Profit is a wonderful reason to start a business, but passion is a better one. When Aman Nath, a historian, and Francis Wacziarg, a man of many interests and owner of an apparel buying house, were collaborating on a book about Rajasthan, they came upon the ruins of the Neemrana Fort on the Delhi-Jaipur highway. Its erstwhile maharaja was desperate to liquidate his asset, and he asked the duo if they could find a buyer for the fort. They asked around, thought about it and finally decided they would buy it themselves. Nath and Wacziarg purchased Neemrana for ₹7 lakh in 1986, at a time when it certainly cost more than a Maruti 800 (the status symbol of the 1980s) but was still a darned good deal for a fort.
Both men are founder members of Intach, the trust that works for the conservation of India’s heritage, and they bought the fort primarily to rescue it from eternal ruin. The notion of converting it into a hotel and making some money from it came subsequently. It is perhaps this philosophy of conservation first and business later that makes a stay at Neemrana an event. For frequent guests at any of the group’s 25 properties, Neemrana is not a noun but the evocation of an experience so unique that it works better as a verb. “Have you Neemranad?” is how it’s asked.
At its heart, all Neemrana properties are about offering an experience that is as traditional as the building it is housed in. Meredith Abbott, the IT head of a multinational company based out of Atlanta, first stayed at the Neemrana Fort Hotel on the recommendation of her friend six years ago. “Since then, I have found myself coming back every year and staying at a different Neemrana. When I am in Neemrana Puducherry, I completely get the French ethos; when I am in Almora, I feel like I am a ‘memsaab’ on my summer break in the 1930s and so on. The properties are as multifaceted as India is, and it’s a perfect mix of big-company systems and small-hotel flexibility with real India thrown in to spice the mix up,” she says.
“We started our operations with 12 rooms after six years of restoring the façade of the fort,” says Wacziarg of the first hotel. “It took us a year to clear the rubble, in fact. Then we continued our restoration. The number of rooms increased to 18, 24 and so on. When it was all done, we started construction outside the ramparts of the fort. We built the swimming pool, the spa and the gardens. It now has about 60 rooms.”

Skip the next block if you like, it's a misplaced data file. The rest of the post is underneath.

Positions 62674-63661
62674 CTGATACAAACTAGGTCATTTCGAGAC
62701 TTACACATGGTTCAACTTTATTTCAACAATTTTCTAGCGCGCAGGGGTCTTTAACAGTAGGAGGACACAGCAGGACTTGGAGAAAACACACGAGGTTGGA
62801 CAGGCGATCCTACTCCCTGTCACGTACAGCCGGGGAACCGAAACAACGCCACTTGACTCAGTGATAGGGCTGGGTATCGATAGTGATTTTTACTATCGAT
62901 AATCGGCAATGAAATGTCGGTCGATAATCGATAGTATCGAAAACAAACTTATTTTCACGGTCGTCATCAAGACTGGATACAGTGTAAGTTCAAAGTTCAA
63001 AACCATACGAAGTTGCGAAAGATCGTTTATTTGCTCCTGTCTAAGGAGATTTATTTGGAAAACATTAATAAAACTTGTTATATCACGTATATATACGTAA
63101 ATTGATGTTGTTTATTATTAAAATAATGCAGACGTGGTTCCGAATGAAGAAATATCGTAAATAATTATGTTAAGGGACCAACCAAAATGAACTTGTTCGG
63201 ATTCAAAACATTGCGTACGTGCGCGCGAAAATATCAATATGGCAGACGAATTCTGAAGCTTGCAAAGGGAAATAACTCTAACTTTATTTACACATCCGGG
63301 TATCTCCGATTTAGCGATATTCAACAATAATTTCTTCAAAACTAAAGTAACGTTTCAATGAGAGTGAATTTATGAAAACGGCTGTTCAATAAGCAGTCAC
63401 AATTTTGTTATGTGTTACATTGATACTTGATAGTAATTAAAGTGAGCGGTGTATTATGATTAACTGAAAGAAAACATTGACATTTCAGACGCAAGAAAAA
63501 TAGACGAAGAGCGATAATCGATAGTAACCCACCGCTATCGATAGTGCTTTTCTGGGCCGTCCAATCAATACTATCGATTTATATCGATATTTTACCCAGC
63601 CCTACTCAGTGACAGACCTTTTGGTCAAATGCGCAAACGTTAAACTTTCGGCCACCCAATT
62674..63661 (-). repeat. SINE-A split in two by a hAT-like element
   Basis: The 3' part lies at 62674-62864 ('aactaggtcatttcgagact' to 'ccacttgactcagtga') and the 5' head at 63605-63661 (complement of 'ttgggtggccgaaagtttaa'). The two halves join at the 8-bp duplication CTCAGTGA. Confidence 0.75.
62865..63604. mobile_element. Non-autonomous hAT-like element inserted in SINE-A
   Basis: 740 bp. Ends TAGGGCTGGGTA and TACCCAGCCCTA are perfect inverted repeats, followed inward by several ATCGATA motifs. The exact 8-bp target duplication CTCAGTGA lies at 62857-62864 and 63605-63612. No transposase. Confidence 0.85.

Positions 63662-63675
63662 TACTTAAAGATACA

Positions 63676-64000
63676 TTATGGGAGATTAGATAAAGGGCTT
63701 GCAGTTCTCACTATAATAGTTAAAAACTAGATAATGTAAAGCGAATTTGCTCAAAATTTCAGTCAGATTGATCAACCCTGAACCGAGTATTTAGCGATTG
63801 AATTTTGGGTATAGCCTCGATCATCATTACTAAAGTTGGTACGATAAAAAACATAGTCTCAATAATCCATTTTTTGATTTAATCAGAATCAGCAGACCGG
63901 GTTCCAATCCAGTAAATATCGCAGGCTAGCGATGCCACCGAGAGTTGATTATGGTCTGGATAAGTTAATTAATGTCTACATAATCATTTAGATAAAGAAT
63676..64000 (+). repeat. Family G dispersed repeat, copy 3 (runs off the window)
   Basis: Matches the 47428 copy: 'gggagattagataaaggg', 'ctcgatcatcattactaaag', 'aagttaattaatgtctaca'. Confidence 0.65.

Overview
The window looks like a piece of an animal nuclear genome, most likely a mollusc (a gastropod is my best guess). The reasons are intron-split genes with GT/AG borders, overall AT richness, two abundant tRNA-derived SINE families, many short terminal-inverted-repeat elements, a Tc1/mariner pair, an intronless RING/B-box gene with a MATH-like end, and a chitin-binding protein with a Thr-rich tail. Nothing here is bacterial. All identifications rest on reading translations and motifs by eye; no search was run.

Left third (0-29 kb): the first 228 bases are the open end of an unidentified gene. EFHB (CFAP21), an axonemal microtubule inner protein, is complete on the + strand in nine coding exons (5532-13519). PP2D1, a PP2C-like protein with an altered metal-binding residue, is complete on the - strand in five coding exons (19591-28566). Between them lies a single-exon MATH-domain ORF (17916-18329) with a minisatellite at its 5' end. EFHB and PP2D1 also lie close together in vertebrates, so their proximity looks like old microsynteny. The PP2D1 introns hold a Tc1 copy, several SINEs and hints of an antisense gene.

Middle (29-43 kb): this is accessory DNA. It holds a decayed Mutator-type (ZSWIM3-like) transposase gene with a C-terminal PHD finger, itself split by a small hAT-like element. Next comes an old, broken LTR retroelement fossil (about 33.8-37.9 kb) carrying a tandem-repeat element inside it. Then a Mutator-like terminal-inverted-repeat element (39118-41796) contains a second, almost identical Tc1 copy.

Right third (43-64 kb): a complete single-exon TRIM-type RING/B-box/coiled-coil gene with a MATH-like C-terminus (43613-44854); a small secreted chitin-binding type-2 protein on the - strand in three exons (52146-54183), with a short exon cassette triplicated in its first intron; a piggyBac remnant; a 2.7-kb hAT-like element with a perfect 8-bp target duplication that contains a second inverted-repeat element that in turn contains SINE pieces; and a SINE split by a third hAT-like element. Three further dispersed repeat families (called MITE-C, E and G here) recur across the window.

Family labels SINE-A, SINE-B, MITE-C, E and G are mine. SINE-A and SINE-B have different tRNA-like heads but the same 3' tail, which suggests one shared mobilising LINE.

The first few customers came mainly by word of mouth. Visiting friends would want to see what the two of them were doing with the fort and most weekends were spent picnicking in it. Wacziarg and Nath often camped there under the stars. As its rooms became
operational, friends who had visited mentioned it to their friends, and so on. Since then, Neemrana has restored 24 other heritage properties in various states of disrepair at places as diverse as Ramgarh, Matheran and Puducherry. Today, the group gets at least four proposals a week from owners of forts, palaces and traditional homes, asking if they would be interested in restoring a hotel and running it with them.
One of the reasons for the success of Neemrana — both with international and Indian tourists — is its mix of properties. Nath is well versed with north Indian style of architecture while Wacziarg understands colonial architecture that is mostly found in the south. “Also, we appeal to our target audience because I am a Westernised Indian and Francis is an Indianised Westerner. This helps us cater to the different requirements of our guests,” Nath says.
The properties are usually booked right through the winter months, which is peak tourist season for inbound visitors. Neemrana rates are mostly fixed, and even without discounts to push for higher occupancy, there is a steady stream of visitors pouring in.